Bases on balls per nine innings pitched

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In baseball statistics, bases on balls per nine innings pitched (BB/9IP or BB/9) or walks per nine innings (denoted by W/9) is the average number of bases on balls, (or walks) given up by a pitcher per nine innings pitched. It is determined by multiplying the number of bases on balls allowed by nine, and dividing by the number of innings pitched.[1] It is a measure of the bases on balls ability of a pitcher.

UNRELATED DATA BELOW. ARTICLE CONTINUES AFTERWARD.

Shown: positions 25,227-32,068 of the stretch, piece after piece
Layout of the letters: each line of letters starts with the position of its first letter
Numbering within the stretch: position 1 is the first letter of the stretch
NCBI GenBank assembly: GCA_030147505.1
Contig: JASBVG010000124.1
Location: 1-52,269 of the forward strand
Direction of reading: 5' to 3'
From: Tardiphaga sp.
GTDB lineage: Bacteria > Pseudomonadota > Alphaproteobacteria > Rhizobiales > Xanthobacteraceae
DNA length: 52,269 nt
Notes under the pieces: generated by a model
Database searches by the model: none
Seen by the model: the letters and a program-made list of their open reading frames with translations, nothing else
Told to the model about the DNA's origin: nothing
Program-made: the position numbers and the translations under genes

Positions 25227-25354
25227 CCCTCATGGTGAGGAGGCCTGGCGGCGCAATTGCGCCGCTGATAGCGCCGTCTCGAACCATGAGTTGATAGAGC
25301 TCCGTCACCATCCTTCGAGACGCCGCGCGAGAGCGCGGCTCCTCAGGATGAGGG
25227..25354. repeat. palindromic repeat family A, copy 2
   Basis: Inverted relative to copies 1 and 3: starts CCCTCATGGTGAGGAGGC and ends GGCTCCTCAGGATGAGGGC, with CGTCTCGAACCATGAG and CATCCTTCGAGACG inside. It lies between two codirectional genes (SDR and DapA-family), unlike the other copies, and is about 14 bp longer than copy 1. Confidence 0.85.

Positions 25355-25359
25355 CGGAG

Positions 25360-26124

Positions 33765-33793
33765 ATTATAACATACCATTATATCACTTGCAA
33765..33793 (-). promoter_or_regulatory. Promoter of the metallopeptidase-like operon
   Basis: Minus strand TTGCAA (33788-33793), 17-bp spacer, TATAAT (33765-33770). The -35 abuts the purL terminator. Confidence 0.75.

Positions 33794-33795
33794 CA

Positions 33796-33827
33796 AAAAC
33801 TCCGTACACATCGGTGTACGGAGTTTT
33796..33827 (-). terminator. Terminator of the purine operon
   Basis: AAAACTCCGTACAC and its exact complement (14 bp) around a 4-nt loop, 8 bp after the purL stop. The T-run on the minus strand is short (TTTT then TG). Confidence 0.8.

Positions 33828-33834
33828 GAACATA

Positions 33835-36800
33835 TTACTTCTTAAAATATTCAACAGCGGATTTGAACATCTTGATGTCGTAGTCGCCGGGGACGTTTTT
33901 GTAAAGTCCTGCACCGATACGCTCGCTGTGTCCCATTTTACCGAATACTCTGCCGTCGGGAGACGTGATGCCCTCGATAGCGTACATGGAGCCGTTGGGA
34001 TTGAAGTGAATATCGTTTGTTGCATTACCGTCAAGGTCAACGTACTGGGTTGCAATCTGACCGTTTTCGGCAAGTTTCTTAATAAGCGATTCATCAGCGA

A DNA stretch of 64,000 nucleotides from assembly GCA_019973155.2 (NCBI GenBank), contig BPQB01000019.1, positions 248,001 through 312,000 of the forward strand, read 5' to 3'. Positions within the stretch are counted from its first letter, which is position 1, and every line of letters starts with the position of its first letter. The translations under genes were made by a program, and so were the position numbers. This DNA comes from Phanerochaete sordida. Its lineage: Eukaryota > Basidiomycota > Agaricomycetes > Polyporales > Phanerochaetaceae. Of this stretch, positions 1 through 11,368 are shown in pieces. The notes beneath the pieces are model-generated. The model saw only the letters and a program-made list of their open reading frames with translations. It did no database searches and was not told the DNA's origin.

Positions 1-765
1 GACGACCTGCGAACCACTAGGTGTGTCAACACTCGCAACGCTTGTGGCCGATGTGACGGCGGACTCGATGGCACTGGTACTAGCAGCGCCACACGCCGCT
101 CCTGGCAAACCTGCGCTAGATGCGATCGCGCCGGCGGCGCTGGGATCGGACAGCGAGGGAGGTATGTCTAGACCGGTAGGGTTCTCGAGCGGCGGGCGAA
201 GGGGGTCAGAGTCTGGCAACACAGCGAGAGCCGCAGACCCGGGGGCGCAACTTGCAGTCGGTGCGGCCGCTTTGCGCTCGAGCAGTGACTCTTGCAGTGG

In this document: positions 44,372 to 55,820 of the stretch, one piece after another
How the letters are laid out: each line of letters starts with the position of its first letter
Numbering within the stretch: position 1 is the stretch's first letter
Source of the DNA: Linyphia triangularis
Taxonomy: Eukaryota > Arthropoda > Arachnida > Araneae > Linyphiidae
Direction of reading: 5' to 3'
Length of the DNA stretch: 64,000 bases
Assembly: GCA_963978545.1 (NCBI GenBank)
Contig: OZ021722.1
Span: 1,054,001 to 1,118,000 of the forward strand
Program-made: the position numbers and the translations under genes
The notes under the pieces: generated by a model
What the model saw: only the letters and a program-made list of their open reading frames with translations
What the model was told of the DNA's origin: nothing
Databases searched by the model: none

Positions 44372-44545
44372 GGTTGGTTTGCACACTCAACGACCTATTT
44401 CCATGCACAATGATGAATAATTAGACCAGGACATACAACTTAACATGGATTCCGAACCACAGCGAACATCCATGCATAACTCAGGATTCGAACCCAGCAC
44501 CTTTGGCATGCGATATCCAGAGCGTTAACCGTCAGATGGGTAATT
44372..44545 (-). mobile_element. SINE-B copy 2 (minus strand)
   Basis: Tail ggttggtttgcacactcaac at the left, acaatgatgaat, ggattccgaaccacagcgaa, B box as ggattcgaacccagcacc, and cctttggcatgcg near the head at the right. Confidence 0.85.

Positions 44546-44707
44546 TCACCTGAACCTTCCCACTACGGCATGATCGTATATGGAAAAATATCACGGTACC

Leaders[edit]

Candy Cummings, all-time career leader in BB/9IP

All but one of the top 25 single-season leaders in BB/9IP through 2018 pitched in the period of 1876-84. George Zettlein was the all-time single-season leader (0.2308 in 1876), followed by Cherokee Fisher (0.2355 in 1876) and George Bradley (0.2755 in 1880).[2] The highest single-season modern day baseball performance was by Carlos Silva (0.4301 in 2005).[2]

The all-time career leaders in BB/9IP through 2019 were Candy Cummings (0.4731), Tommy Bond (0.4787), and Al Spalding (0.5114), all of whom played in the 1870s and 1880s.[3]

The active career leaders in BB/9IP through 2019 were Masahiro Tanaka (1.7887), Jordan Zimmermann (1.9205), and Corey Kluber (1.9588).[4]

References[edit]